Keep in mind the film is rated `R', as the zany antics I alluded to earlier come off fairly violent played out in live action form, so I wouldn't recommend this film for younger children unless their minds are already warped, then I suppose it probably won't matter...
Recent kung fu epics like Crouching Tiger, Hidden Dragon; Hero; and House of Flying Daggers, to name only a few, have raised the bar both stylistically and in terms of production values. Stephen Chow, director and co-writer of Kung Fu Hustle, has taken the genre one step further: while keeping the high standards in fight choreography, special and trapeze effects, camera work and editing found in the aforementioned films, Chow produces an at first glance comedic kung fu movie that also incorporates American film genres, not only to inject this latter iconography into his story but also to expand the viewer's consciousness of the toll and meaning (or meaninglessness of) violence. It is obvious that Chow is an avid devotee of Hollywood: he appropriates 1930s musicals a la Fred Astaire in the dance Axe Gang leader Brother Sum and his mob do in their stronghold. Pig Sty Alley is a Chinese version a Bowery Boys back alley. Music, both traditional Chinese string orchestra and snippets from Western classical violin concerts, is used as a continuous underscore. And the physical comedy employed in the first half of the film - among them falls from buildings that do not injure, fist distorted features that snap back like rubber, running legs reduced to a cyclonic blur, people moved dozen of yards in less than a blink of an eye - all draw on Hollywood prototypes, especially the cartoons produced by Warner Brothers in the middle of the last century.
While the callous execution of a rival gang in the middle of the street has the expected comic twist and is nonetheless tolerated despite the carnage, the early death of the coolie, tailor and Donut the baker - the three initial defenders of the Pig Sty Alley - come, on reflection, as something of a shock. Who now is going to step up and defend Pig Sty Alley? The landlord and his wife come forward, revealing their mastery of the martial arts that is almost enough to conquer the Beast - almost, but not quite. Their salvation, and Shanghai's deliverance from the murderous tyranny of the Axe Gang is the transformation from street thug and gang wannabe (and secretly noble) Sing (played by director Chow) into a superfighter who finally vanquishes the Beast.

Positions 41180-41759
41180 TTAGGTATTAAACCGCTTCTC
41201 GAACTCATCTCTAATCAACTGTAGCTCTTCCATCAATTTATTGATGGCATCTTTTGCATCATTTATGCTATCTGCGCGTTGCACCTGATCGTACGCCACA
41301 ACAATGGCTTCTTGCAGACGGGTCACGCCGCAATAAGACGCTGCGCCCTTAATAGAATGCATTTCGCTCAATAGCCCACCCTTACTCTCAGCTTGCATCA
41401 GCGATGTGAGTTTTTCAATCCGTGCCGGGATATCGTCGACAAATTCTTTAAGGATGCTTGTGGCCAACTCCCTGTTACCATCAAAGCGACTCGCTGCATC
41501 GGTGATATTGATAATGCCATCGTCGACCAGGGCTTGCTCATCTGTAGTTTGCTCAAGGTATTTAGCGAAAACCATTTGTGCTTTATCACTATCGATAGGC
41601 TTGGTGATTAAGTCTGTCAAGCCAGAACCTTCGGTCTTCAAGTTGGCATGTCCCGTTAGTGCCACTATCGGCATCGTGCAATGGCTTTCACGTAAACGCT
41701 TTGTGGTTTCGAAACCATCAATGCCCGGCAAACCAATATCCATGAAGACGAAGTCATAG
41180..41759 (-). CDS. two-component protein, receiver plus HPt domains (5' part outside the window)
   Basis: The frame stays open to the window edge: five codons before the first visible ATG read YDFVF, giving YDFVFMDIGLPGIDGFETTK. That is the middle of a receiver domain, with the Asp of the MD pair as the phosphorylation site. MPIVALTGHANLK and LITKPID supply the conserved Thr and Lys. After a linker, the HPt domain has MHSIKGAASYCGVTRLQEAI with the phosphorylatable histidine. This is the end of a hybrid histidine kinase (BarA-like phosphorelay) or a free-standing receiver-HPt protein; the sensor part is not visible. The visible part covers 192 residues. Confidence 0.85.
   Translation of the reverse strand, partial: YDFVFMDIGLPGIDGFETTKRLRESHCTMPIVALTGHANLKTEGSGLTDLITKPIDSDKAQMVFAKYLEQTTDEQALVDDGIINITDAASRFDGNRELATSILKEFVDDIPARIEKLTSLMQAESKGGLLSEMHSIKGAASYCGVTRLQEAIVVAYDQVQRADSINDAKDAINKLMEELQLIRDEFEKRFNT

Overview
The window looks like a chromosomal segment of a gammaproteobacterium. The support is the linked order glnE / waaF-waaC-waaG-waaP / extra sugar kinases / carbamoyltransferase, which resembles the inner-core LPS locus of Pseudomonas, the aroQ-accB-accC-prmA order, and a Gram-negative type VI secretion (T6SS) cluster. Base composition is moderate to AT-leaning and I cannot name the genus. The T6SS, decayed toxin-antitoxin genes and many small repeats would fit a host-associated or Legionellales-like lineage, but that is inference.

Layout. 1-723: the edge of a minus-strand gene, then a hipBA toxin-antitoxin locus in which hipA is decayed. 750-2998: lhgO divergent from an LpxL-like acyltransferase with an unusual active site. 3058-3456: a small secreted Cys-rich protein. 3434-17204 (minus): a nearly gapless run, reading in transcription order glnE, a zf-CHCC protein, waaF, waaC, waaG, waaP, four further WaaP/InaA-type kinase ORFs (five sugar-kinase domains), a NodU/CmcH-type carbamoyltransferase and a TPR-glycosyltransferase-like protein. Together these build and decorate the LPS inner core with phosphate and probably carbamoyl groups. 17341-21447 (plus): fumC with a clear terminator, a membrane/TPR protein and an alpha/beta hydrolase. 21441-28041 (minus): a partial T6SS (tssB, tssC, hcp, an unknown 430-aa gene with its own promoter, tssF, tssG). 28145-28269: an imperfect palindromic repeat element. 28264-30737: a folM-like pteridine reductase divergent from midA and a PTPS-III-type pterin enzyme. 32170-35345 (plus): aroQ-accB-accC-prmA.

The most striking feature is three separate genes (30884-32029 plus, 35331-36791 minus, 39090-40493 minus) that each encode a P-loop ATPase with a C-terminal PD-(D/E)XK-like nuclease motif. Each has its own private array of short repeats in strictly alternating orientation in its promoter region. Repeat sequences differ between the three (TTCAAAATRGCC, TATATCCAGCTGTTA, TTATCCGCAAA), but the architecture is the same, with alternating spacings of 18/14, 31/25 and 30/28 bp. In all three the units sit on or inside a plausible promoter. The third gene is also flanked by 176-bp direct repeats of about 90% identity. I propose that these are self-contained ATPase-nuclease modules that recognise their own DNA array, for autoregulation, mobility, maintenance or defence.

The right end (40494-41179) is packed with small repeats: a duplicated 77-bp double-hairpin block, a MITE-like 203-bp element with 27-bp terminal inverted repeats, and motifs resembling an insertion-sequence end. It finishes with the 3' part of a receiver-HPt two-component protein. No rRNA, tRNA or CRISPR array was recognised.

Throughout, the most vicious and powerful kung fu attacks barely graze the combatants, which maintains the sense of comedy even while the good guys are dying. Chow plays with this violent-comic, good-evil dichotomy with a master's touch. And yet on reflection we realize that more than good entertainment is at stake here. The violence is neutralized by the comedy, and yet the characters, who are so well drawn by this talented cast and its director, are taken from us too soon. Kung Fu Hustle plays this crafty game with us: amazing us with special effects-enhanced fight scenes, making us laugh with well timed and conceived comic bits and pratfalls, but in the end leaving us with an odd dissatisfaction, as much with the film as with the genre. Hollywood inspired images transcend the nominal crudeness of run-of-the-mill chop-socky far, but also raise the stakes in that the characters gain dimension, and in doing so leave the view bereft by their passing. While being more cartoonish, Kung Fu Hustle becomes more real.
Hung Fu Hustle comes highly recommended, and we can only hope that its sequel, due out in 2008, lives up to the standards set by this imaginative and unsettling film.